Back together again. My fab-u-lous partner, Jeanne-Aelia Desparmet-Hart, creator of the gorgeous blog Through the French Eye of Design, has returned from her voyage.
We shall now recommence our collaboration.
For those of you unaware of our weekly “conversation” in Transatlantic Parallel, we choose three subjects to examine from our special points of view: Jeanne-Aelia, la femme française married to an American and moi, la femme américaine, married to a Frenchman.
We compare our experiences including what over the years has surprised, seduced and occasionally shocked us about the manners, modes and mores of our adopted countries.
We whiz off numerous e-mails until we come up with our weekly favorites. When we select our itinerary we sign off and all communication is halted until we simultaneously post our opinions.
Today’s line-up includes:
1.) When perfect isn’t always parfait.
2.) The great plate debate.
3.) La merveilleuse pharmacie française.
Just Add: A Dash of Daring and a Soupçon of Insouciance
You see, for me those are the elements that equal style, individuality, elegance, panache. Perfection in dressing and decorating is — let’s be frank — boring. Each element may be pricey or priceless and assembled by an expert, but somehow something is missing, the human element — personality.
A perfect score on a test is fine, but who wants to live in the sterile world of the perfect outfit, the perfectly decorated home, right down to “personal” collections that aren’t personal at all although they may be perfect.
I am convinced no one does perfect imperfection the way the French do. It’s the difference let’s say between “Architectural Digest” and “Cote Ouest” and “Cote Sud” magazines in their choices of dwellings and design. One seems off-putting and cold– not an unplumped cushion in sight, nor a book out of alignment on the coffee table, the others warm, lived in, inviting.
For me, Ines de la Fressange is the incarnation parfait of everything that is perfect about natural, nonchalant French style. Whether in a gown, jeans, a skirt and sweater — anything at all — she makes the clothes her own. She is never overly “done” never “too-too.”
She is one of a kind. That would be my idea of perfection.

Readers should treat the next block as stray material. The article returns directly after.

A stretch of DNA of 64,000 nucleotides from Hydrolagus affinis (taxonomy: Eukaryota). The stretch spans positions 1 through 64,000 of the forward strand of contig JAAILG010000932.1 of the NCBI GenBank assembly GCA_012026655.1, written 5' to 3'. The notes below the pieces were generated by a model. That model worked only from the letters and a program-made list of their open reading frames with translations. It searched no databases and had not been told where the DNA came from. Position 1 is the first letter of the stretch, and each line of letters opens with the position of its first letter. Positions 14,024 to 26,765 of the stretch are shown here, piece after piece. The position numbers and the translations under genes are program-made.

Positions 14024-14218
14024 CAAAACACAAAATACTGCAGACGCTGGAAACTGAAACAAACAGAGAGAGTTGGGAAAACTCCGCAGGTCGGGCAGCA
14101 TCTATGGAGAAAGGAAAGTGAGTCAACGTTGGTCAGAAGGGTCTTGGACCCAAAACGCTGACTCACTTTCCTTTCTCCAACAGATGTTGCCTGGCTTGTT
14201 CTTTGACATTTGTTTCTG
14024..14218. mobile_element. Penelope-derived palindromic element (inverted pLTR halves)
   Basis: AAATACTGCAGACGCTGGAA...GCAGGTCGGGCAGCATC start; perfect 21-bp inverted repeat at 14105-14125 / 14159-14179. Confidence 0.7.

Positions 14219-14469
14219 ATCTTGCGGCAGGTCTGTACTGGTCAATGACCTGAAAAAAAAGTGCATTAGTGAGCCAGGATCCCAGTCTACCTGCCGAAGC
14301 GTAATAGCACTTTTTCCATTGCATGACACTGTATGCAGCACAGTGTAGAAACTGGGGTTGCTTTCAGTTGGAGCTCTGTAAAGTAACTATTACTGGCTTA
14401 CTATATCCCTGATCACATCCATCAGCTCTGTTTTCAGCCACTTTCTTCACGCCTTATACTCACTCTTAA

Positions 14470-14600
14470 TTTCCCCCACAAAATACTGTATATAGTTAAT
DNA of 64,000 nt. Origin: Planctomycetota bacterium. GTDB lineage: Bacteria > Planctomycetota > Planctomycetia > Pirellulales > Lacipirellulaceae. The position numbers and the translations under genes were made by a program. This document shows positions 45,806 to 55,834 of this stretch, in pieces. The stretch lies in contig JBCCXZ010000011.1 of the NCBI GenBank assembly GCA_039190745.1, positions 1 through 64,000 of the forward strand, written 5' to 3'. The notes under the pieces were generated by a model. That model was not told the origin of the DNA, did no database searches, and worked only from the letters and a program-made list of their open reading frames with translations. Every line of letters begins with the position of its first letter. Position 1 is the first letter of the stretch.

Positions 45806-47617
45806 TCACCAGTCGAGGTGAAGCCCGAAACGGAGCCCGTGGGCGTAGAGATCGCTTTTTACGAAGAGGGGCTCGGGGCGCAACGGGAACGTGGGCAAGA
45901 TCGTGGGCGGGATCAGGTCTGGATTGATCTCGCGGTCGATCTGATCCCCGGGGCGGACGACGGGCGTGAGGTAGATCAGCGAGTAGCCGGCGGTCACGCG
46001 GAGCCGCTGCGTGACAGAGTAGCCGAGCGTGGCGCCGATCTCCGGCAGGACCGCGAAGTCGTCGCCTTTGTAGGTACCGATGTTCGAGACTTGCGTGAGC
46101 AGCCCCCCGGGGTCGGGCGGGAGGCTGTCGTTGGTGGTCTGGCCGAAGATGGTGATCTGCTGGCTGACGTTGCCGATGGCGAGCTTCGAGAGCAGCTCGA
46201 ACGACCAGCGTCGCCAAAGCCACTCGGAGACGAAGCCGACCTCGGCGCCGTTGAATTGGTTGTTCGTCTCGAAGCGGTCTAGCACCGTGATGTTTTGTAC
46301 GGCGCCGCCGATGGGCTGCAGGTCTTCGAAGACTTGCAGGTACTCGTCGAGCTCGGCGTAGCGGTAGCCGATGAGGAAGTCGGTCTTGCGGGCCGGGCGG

Not Even Haricots Verts
My friend and nutritionist, Claire, is fond of lecturing on the subject of à volonté or “all you can eat,” if you will. Just about every regime in France lists green beens, spinach, lettuce and a few other inoffensive vegetables under the à volonté category.
She says: “I do not care what food we’re talking about. We are not animals. No one should be given permission to eat all they wish of anything, ever. It doesn’t make sense. It’s not a question of calories, it’s a question of intelligence.”
As you can see, Claire gets quite worked up when one of her patients asks for the magic list of foods you can stuff yourself with until you drop over in a satiated stupor.
Let’s cross the Atlantic shall we? Imagine a French person who understands the concept of portion control, often starting a meal with a small appetizer and moving slowly along into the next course or courses seeing a sign that screams: “All You Can Eat!”
It probably wouldn’t translate, the concept that is. For an American it translates, “I’m going to eat my money’s worth even if they have to roll me out of here.”
An average French dinner plate is about 10 inches in diameter, while an average American plate is between 11 and 12 inches. (This is an independent study by moi meme which by definition may be open to error.)
An honest-to-goodness study does prove that people are more satisfied with less food when it is served on a smaller plate than a smaller portion on a large one, i.e. an eight inch salad plate versus the 12 inch dinner size.
At dinner parties in France one normally serves oneself which means you are in control of the portion. It is considered extremely bad manners to heap a plate with food.
The Wonderful World of French Pharmacies
A French pharmacy, no my French pharmacy, is one of my favorite places.
It is not a self-service mecca for everything from milk and cookies to vitamins and hairspray. It is a haven of help and pleasure and conversation and miracle products and mysterious herbs and, and, well you get the idea.
My pharmacy is owned by Christine and Sophie, prior to them it was Delphine and Roger Daniel. We were and are on a first name basis. Christine and Sophie know all our secrets and they willingly share their own like the magic concoction of plants and herbs to ward off colds and flu last winter, the world’s best hand lotion, face cleanser, migraine remedies and more.
They often offer unsolicited advice like: “Do not drink that effervescent orange flavored drink late in the day or you won’t sleep at night.” Or, “tea with anise in it is a stimulant, do not consume at bedtime.”
They are part of my army of enablers. They do not stand behind their counters and point, they engage, they discuss, they direct; sometimes they discourage an unreasonable request or debunk an unreasonable expectation.
How often can one say a visit to the pharmacy is an experience, a pleasant pass time, another precious detail in the rich fabric of French culture?